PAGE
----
My sister and brother-in-law both teach Grade 3, and they bring up the valid point that kids that finish faster need to be occupied with something, and I agree with that fact. But there's so much emphasis on math and science, art is so completely neglected both in terms of funding and its a big deal if you're gifted in "useful" things like math or science. All we did that was creative in earlier grades was craft based, making giraffe recipe holders, things that have steps and all end up looking the same. Why do you have to good at crunching numbers to be considered gifted? What about developing intuition and critical thinking. Being good at science doesn't necessarily equate to someone who can think through problems in a broader sense, say in a social or interpersonal context. Of course I'm biased myself, I'm a BFA undergrad, so of course I'm going to prioritize what I feel are my own personal strengths. But I've always felt that we could strengthen our education system by trying to introduce critical thinking and teaching children how to live, through an interpersonal context that starts right in the classroom. But of course, we have the blind leading the blind..... I know there are individuals out there who agree with me and do their best to improve the system, starting with their own roles as teachers. I've been taught by a few of them and I wouldn't be the person I am today without them. The system leeches the best bits out of exceptional teachers, I've seen that happen as well.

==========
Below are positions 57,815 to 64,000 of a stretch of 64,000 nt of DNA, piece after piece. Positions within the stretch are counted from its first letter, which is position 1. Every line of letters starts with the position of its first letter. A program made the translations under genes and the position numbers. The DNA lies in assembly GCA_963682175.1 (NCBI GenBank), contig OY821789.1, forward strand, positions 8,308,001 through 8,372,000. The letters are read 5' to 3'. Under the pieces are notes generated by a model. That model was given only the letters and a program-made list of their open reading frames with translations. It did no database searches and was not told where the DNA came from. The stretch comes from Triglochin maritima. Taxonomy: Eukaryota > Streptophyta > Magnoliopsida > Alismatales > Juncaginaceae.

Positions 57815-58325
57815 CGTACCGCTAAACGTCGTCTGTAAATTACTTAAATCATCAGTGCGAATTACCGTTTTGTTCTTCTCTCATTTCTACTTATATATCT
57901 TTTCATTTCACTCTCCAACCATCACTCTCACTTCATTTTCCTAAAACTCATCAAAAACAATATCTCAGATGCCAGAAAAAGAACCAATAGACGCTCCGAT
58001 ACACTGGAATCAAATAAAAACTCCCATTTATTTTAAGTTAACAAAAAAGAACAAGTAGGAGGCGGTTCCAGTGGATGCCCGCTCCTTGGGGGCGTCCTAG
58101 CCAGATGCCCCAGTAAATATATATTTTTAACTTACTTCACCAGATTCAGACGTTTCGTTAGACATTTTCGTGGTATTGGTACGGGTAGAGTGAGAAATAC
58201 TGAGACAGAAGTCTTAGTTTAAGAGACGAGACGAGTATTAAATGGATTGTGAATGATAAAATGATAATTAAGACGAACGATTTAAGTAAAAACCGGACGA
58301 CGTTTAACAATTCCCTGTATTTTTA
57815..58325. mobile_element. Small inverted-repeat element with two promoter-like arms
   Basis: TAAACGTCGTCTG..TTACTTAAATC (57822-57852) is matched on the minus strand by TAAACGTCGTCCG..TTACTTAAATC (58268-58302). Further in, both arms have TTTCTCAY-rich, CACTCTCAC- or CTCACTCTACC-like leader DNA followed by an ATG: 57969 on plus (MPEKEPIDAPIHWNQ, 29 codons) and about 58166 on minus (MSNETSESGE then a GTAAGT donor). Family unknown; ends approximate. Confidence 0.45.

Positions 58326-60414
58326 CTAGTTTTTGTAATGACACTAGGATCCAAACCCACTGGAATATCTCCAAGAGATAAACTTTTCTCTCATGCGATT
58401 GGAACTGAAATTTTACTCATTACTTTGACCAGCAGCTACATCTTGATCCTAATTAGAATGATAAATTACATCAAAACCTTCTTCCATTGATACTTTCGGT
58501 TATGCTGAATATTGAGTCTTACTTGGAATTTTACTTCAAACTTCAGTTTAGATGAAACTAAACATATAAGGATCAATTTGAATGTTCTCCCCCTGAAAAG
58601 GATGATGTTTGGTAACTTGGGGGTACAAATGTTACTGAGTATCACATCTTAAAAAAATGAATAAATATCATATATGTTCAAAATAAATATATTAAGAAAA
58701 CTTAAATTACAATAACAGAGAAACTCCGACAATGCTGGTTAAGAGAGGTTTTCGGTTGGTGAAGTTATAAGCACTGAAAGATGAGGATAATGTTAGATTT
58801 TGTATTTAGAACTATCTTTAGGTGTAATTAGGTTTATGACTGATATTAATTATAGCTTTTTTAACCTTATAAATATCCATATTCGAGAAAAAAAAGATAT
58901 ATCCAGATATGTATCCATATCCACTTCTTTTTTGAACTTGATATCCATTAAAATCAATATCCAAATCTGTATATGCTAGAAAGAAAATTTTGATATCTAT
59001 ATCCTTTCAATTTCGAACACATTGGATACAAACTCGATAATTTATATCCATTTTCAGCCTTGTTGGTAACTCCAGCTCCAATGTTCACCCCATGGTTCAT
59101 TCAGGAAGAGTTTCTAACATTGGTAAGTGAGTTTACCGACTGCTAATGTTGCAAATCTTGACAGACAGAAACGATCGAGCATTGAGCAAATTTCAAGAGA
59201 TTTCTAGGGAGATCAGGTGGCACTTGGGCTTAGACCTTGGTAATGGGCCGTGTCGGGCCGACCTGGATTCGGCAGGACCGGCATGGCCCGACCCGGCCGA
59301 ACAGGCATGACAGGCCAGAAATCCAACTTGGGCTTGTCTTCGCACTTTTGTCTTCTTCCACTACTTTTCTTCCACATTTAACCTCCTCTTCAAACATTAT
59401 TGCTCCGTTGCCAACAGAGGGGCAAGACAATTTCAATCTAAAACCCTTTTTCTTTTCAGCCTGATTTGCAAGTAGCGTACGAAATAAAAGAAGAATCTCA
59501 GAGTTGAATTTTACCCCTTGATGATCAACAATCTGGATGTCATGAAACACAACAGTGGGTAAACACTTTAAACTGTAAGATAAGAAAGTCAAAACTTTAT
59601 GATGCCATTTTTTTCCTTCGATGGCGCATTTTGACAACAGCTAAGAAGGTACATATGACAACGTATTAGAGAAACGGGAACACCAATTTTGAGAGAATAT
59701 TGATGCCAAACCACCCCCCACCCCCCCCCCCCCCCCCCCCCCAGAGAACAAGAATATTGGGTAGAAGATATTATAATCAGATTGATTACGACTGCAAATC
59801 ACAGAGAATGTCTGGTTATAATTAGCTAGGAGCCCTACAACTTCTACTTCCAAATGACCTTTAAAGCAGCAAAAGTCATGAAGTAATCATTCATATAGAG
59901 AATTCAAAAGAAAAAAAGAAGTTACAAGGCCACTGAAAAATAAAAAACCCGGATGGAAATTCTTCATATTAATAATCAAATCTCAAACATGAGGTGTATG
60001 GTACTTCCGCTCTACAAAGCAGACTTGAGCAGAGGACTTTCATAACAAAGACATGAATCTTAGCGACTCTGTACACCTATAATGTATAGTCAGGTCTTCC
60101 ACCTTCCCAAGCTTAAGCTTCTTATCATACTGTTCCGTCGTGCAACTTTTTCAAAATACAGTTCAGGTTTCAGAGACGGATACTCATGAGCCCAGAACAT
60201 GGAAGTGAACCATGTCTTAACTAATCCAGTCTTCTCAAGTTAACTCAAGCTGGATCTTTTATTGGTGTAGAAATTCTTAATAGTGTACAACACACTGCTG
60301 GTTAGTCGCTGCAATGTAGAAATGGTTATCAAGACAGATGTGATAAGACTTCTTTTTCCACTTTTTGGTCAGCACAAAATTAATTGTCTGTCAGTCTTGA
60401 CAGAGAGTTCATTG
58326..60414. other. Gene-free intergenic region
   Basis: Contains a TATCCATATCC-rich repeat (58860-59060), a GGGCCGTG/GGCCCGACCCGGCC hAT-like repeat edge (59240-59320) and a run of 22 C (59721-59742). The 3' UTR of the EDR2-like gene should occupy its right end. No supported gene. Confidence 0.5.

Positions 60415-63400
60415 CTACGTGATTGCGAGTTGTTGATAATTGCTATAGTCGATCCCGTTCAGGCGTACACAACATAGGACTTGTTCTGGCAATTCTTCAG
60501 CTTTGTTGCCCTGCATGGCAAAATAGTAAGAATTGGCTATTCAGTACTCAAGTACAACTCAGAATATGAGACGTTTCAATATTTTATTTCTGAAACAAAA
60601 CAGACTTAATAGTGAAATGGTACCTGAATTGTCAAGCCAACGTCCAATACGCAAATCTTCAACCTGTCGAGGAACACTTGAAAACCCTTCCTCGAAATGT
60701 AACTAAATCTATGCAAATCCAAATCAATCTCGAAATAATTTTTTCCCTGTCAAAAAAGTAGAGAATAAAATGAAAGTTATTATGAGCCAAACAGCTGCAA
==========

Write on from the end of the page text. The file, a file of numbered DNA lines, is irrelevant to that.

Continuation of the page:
So, to sum things up as best as I can, tracking kids that are "smart", meaning good at math and science, still neglects other potentially gifted individuals. Universities here have to fight tooth and nail for funding for the arts, here in Alberta science and business get the majority of the government pie. So it's a problem that extends across the whole spectrum of eductation and our culture as a whole. The Arts got us to where we are just as much as science and mathematics have, and our neglect of the Arts will eventually be reflected in our culture. It already is... I mean, Robert Bateman. What greater proof do I need?
I'd be happy to hear arguments against the Arts, I'm sure there's a lot I haven't considered since my own perspective is narrowed by my own particular interests.